AROUND THE LEAGUE: Retired NFL Players Congress gathering in Dallas area for 2014 summit | Roger Staubach to give keynote address
From around the country, retired NFL players of varying ages and fame will congregate in Arlington (Dallas/Ft. Worth suburb) today (Friday) and Saturday in hopes that their collective voice will be heard.
The Arizona Cardinals will take on the New Orleans Saints on Sunday without starting defensive tackle Dan Williams, who is dealing with a terrible personal tragedy.
Team spokesman Mark Dalton told The Associated Press that Williams was excused from the game due to the death of his father, who was killed in a car accident. Williams’ sister and mother also were in the car, but Dalton said they were expected to recover from their injuries.
Dalton told The AP that Thomas Williams was en route from the family’s home in Memphis, Tenn., to New Orleans to watch his son play. The accident occurred near Jackson, Miss.
It’s a heartbreaking story. Our condolences go out to Williams and his family.
The NFL Players Association has “tentatively agreed” to human growth hormone (HGH) testing and accompanying punishment for the 2013 regular season, according to a union memo.
The memo says that a first offense for any player who tests positive for HGH will bring a four-game suspension. The NFLPA will allow the league to obtain 40 blood samples for HGH tests each week during the testing, according to the tentative agreement.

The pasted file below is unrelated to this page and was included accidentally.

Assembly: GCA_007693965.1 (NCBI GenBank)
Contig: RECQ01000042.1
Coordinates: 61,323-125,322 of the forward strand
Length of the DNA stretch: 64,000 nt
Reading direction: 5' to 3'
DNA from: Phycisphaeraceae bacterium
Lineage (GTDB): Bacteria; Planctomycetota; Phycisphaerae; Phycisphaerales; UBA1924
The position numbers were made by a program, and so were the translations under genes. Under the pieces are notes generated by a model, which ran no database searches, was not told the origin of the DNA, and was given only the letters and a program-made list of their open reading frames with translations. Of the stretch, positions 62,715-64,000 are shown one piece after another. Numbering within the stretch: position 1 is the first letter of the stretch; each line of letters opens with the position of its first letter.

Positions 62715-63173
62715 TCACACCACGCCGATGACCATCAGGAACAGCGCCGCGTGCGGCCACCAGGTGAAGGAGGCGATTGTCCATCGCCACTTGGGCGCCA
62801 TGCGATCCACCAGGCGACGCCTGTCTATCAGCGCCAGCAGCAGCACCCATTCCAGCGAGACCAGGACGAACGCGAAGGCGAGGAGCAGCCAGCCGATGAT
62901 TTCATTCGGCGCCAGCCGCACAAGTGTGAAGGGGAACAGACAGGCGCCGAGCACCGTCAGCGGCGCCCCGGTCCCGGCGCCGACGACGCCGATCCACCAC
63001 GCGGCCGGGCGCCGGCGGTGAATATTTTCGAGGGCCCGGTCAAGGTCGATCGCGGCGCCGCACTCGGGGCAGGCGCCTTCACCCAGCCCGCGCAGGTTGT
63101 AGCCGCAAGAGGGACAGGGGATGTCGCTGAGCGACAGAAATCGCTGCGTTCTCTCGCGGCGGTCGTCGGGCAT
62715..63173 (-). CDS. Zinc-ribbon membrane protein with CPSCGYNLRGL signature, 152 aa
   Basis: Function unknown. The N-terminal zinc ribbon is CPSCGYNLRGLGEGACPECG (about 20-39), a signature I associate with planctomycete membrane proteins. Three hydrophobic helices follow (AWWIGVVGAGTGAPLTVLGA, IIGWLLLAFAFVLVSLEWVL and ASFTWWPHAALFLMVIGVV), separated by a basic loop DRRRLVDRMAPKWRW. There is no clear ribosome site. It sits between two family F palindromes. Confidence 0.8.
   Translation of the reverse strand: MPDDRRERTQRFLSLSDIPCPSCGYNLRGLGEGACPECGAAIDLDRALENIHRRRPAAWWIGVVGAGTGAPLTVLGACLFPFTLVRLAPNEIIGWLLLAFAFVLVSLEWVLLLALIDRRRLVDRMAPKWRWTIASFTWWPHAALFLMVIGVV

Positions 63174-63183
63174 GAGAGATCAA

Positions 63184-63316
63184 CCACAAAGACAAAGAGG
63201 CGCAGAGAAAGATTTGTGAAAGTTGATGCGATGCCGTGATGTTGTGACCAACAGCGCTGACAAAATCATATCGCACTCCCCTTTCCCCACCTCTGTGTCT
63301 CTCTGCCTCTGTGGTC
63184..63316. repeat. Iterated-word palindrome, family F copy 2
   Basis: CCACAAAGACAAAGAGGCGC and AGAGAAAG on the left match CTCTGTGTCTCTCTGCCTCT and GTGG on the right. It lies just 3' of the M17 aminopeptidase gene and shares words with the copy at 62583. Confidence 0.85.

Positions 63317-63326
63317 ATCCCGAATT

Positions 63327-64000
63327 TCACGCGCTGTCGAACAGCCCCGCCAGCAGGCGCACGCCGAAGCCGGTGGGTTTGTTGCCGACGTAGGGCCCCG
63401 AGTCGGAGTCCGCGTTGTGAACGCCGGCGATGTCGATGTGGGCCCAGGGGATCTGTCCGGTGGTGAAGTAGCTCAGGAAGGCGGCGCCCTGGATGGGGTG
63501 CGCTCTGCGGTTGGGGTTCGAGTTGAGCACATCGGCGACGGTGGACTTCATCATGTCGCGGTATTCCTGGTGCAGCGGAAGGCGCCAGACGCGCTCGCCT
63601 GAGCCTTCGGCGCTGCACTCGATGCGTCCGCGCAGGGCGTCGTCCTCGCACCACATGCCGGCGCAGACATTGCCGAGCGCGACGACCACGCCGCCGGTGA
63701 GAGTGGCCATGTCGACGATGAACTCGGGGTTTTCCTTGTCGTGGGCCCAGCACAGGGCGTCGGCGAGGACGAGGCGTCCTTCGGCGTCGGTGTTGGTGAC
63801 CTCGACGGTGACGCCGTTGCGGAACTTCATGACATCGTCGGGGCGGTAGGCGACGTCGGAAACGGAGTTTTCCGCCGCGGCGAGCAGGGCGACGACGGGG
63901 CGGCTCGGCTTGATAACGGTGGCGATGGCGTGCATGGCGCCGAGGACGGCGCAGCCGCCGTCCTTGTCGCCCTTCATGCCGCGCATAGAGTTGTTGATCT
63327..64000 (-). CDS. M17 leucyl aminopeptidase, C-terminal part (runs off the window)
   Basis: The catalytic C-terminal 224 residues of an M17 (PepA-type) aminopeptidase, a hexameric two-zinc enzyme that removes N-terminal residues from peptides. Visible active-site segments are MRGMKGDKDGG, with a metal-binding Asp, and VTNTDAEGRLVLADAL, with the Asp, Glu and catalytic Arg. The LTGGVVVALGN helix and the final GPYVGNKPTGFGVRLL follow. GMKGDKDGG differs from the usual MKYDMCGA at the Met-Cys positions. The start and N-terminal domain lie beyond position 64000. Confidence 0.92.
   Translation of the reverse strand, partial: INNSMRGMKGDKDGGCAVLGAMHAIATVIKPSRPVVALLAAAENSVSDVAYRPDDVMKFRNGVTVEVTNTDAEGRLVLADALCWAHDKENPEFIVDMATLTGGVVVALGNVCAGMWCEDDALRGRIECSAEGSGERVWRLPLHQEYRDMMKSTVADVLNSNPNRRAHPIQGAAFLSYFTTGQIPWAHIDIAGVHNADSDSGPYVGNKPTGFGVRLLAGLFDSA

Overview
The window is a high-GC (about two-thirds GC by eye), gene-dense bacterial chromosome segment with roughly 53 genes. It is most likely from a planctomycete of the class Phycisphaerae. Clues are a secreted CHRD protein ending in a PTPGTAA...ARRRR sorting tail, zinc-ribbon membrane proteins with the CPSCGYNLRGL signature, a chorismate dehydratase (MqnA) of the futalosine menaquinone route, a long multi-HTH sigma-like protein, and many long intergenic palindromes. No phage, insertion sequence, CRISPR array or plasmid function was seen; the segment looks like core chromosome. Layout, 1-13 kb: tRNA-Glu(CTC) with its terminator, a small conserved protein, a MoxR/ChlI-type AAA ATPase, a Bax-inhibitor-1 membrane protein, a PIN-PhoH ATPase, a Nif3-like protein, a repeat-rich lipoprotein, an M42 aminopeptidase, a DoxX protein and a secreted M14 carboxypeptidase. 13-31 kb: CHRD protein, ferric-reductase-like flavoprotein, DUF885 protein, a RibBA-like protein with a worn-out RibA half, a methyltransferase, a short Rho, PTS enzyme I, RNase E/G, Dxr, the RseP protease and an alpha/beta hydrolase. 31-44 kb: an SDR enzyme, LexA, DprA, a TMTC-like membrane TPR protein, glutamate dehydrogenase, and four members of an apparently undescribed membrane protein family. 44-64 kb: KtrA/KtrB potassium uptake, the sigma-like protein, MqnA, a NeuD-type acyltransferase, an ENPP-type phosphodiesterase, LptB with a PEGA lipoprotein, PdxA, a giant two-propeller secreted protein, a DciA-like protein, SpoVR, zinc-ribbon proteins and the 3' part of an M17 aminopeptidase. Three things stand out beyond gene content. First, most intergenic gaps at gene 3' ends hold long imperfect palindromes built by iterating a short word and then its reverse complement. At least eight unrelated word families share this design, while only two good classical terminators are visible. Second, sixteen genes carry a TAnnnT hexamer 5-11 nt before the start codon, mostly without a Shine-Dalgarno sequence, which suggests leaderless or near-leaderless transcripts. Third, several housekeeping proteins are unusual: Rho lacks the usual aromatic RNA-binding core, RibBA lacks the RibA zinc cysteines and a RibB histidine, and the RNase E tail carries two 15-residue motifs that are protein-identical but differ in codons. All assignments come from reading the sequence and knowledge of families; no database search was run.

The NFL denies that an agreement has been finalized.
“We do not have yet a comprehensive agreement for HGH testing and decline to comment on the union’s memo,” NFL spokesman Brian McCarthy said.
The sides agreed on all procedural aspects of HGH testing. The last sticking point remaining is the appeals process and the presence of a neutral arbitrator. The memo from the NFLPA revealed some of the details of the testing.
Every player in the NFL will provide a blood sample in training camp for a “population study” that will determine what level of HGH will result in penalties, the union wrote in the memo. Eight players randomly will be chosen from five teams each week during the regular season for testing. The memo says the comprehensive agreement likely will be finalized soon.